Finally, O'Leary has committed to retirement. This sounds like the old SNL skit about the death of Franco. O'Leary has stated he would retire several times but always reneged. I won't believe it this time until he is actually gone and the organization can hopefully move on. Top
The Governance Institute, a highly thought of hospital leadership group, has been sold to NRC. NRC is publicly traded and specializes in performance measurement and improvement. The sale price was $20 million and assumption of $2 million in liabilities. The Governance Group had 436 members and had revenue of $6 million per year. Top
Kaiser is being investigated by California again. This time for potential false advertising. In the Coachella Valley ( Palm Springs and the surrounding communities) Kaiser is starting three clinics for its 11,000 members in the area. They continue to list the local physicians in their book of physicians. These physicians will be gone on June 30. The patients will have a choice of 11 physicians spread over the Valley. This was apparently not made clear to the patients before they had the enrollment for members. This is the second state investigation of Kaiser in a month. The first was for their mishandling of now defunct their transplant program.
After an investigation, the California Department of Managed Health Care has stated that there is no evidence that Kaiser misled the Coachella Valley members. The continued listing of non-Kaiser physician as available for the patients when they weren't was found not to be misleading. Kaiser did try to allow the patients to continue to see their physicians but were willing to pay them less than the physicians were willing to accept.
In a study pf physician payments, Reuters reports that the worst of all HMO insurance companies is WellPoint. They are also the largest HMO provider in the country with about 10% of the enrollees. They fared as the worst company in shifting payments to physicians to collect from patients, likelihood of denial of claims and length of time in paying claims. This is not something the company should strive for and not try to shrug off because the sample size was smaller than they would have liked. The best overall HMO insurer was Humana. Second best was Medicare.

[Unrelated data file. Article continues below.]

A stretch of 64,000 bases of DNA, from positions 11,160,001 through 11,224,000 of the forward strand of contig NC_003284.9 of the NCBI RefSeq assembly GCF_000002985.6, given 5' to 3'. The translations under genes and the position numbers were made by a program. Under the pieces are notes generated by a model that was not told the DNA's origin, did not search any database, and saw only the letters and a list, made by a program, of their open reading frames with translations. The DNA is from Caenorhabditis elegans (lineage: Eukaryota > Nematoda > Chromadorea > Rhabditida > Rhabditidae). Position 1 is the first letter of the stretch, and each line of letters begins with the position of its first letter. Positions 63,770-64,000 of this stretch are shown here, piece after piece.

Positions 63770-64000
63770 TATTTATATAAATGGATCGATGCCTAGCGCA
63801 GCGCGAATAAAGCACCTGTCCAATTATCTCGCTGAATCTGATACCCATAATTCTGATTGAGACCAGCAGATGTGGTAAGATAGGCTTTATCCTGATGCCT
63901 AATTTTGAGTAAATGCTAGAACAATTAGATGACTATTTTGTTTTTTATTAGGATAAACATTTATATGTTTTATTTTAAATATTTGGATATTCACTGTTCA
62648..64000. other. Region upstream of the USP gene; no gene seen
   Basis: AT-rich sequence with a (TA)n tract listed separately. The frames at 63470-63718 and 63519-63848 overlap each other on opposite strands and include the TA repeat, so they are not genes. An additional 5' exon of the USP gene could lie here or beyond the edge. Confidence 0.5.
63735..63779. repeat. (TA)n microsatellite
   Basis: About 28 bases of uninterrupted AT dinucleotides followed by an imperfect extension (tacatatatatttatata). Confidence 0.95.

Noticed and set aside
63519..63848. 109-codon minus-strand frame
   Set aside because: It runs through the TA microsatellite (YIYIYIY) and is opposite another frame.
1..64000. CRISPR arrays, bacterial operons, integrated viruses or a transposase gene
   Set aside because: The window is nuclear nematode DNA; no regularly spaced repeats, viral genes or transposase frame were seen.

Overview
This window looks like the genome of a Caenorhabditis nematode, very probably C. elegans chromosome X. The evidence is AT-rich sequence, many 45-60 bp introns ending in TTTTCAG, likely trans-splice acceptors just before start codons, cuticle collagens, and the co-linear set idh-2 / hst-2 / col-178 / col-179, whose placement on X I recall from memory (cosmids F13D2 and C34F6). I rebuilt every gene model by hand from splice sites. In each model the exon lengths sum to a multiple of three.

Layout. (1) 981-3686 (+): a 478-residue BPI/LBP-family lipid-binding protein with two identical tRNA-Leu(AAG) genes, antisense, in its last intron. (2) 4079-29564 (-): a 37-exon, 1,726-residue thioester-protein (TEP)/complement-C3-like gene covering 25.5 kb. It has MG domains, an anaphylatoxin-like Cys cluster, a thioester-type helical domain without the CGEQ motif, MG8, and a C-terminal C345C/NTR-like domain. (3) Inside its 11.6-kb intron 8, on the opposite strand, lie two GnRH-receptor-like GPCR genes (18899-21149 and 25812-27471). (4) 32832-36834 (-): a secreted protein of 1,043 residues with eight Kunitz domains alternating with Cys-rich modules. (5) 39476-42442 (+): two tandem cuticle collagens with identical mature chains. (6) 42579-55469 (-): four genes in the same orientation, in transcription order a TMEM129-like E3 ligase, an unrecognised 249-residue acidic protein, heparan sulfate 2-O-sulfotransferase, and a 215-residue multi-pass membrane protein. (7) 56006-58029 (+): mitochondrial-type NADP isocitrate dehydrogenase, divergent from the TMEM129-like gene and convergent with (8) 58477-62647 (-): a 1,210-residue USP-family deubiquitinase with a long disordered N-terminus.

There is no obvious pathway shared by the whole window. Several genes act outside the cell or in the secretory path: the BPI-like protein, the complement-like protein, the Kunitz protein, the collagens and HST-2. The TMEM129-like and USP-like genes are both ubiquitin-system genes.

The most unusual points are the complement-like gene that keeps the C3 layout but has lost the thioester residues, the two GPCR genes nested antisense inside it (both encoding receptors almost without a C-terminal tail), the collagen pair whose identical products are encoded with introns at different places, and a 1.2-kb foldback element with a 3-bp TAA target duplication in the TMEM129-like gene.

A recent story in the Boston Globe told of Dr. Hoffmann, a FP in Framingham, Mass., who wrote prescriptions for 10 Lunesta for a patient and another prescription for 10 for her husband. The reason is that the Tufts Health Plan has made an arbitrary decision that 10 is the maximum amount of pills one should need a month. The physician decided his patient's health outweighed the rules. He may get dinged by the state for his needed advocacy but I doubt if it will be more than a tiny slap. All know the problems of health plans bottom line at the expense of patients. The state should be investigating the rationale of the rigid rule promulgated by Tufts and not the physician. There seems to be a shortage of FPs in the country and stories like this will not increase the likelihood of physicians going into this primary care. Top
They're back! The country's worst hospital has been given notice that they will be inspected within the next 90 days. If King/Drew doesn't pass they will be removed from the fed roster. Why they let them know in advance regarding the inspection is part of the political process to give them every opportunity to pass. The "hospital" was supposed to be inspected prior to this. If it doesn't pass muster the County Board of Stupes will have to downsize, close or give the hospital to someone who can actually run a hospital. The only reason the feds are doing the inspection is because they got a public rebuke. The feds know that a neighboring hospital, Willowbrook, has been out of compliance for two years and have done nothing. For some reason, politics, the Medicare agency itself has helped train nurses and others on what the inspectors will look for and how to be ready.
Another hospital down the road, UC Irvine still has the state legislators in a tizzy about their liver transplant mismanagement. The state senate is considering a bill to decrease the funding to the UCI hospital until the hospital can prove to the state that all corrective actions have been taken.
Southern California transplant centers are not doing well. The latest is Western Medical Center-Santa Ana. This small center did 13 transplants last year which is two short of the 15 needed to keep their proficiency ratings. They also had multiple other problems from record keeping to being unable to prove competency. All this was fixed and the center is back in the state's good graces. St. Vincent, UCI and Kaiser should be so lucky.
Still in California, Kaiser may get sanctioned by CMS for not only its now defunct transplant program but also for hemodialysis. They could lose it and/or pay a fine for their negligence.